Repair & Regeneration of Articular Tissues
A literature review of disease-modifying osteoarthritis drugs (DMOADs) and their potential to repair/regenerate tissues was published in the Archives of Bone and Joint Surgery. Most OA treatments are aimed at pain reduction and researchers noted:
- Surgical treatments include: joint distraction, high tibial osteotomy, total joint arthroplasty—revision surgery may be needed
- Nonpharmacologic treatments: exercise, physical/rehab medicine
- Pharmacologic treatments include:
- Acetaminophen—not always effective; risk of GI complications
- NSAIDS—risk of GI complications
- COX—potential cardiovascular effects
- Opioids—risk of adverse effects, addiction
- Corticosteroids—adverse reactions
The study concluded that, “A disease-modifying agent should inhibit the catabolic pathways or stimulate repair and regeneration. ...although various types of DMOAD approaches (anticytokine therapy, enzyme inhibitors, growth factors, gene therapy, peptides, and others) have been researched, they have not yet been shown to be fully effective and safe for treating OA. Furthermore, significant adverse effects have been reported when DMOADs have been administered systemically. Until future studies can prove that DMOADs are effective in patients with OA in repairing and regenerating diseased tissues, treatments that solely seek to relieve joint pain should continue to be employed."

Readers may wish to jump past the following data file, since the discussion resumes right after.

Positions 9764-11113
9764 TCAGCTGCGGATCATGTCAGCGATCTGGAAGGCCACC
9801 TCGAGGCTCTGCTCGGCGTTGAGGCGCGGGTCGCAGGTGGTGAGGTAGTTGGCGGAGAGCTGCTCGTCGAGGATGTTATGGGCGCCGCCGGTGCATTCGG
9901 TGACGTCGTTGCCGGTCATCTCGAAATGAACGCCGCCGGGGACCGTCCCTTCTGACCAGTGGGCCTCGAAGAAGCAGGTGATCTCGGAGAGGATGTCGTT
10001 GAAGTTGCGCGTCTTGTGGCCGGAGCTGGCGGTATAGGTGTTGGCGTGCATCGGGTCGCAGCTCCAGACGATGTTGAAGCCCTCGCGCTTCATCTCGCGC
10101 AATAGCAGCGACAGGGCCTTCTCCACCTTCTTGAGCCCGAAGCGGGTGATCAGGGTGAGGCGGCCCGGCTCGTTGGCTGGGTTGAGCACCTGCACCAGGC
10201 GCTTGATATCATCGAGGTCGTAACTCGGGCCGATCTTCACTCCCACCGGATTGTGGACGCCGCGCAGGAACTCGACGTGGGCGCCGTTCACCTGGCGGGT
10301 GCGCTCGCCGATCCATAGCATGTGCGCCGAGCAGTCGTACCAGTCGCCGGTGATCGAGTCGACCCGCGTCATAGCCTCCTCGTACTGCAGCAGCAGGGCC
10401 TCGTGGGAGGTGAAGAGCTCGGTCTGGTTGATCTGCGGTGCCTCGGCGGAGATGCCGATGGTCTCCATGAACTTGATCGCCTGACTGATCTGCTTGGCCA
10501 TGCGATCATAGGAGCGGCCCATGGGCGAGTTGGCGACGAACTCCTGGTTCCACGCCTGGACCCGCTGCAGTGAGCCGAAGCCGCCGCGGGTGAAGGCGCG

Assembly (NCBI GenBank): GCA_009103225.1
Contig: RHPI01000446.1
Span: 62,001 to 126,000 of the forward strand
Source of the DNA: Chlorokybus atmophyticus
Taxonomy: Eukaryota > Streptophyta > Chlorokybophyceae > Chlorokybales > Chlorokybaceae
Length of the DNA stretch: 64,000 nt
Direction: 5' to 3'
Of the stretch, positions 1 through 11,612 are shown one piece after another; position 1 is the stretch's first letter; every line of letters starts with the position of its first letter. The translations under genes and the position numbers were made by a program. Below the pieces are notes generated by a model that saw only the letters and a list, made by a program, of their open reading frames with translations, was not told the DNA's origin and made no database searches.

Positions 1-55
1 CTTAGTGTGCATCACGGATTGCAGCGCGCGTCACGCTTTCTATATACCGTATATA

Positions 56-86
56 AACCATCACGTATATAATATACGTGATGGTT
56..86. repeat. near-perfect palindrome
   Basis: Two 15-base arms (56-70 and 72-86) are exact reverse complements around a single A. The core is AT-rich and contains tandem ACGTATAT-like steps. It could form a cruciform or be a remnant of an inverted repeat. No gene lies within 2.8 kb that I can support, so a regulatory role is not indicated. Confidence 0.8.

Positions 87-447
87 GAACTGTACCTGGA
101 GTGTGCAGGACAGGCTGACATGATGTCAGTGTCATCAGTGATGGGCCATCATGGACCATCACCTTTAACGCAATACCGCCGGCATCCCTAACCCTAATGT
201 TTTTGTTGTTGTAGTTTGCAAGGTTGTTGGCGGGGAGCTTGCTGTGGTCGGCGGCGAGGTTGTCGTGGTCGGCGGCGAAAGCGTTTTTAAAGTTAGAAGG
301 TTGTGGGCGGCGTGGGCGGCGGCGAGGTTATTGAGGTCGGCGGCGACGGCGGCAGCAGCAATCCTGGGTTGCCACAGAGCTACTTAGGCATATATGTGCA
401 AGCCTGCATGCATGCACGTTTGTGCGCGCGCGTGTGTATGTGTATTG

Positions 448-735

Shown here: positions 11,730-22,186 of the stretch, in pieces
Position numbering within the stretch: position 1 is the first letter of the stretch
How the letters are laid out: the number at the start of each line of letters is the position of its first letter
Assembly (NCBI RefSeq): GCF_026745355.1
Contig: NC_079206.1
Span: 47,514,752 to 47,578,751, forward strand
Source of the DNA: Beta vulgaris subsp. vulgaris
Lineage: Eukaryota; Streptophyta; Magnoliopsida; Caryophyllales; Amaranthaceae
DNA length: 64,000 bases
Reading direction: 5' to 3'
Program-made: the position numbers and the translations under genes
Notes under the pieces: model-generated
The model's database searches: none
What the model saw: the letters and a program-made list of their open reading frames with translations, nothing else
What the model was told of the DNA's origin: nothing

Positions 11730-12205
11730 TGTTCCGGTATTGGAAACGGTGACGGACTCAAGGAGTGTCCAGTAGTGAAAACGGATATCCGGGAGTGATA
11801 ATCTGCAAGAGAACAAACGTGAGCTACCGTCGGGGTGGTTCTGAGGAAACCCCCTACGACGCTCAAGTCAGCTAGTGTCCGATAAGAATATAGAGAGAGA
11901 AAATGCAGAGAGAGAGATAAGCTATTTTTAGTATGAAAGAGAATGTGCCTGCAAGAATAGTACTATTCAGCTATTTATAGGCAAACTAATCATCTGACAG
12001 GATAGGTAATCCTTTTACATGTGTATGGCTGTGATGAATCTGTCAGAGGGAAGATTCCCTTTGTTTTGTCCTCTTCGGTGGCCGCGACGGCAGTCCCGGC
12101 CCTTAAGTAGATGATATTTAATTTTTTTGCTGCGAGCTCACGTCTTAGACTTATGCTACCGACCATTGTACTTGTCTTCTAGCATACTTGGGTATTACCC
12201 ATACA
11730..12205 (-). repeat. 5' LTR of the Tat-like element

Read the journal article.
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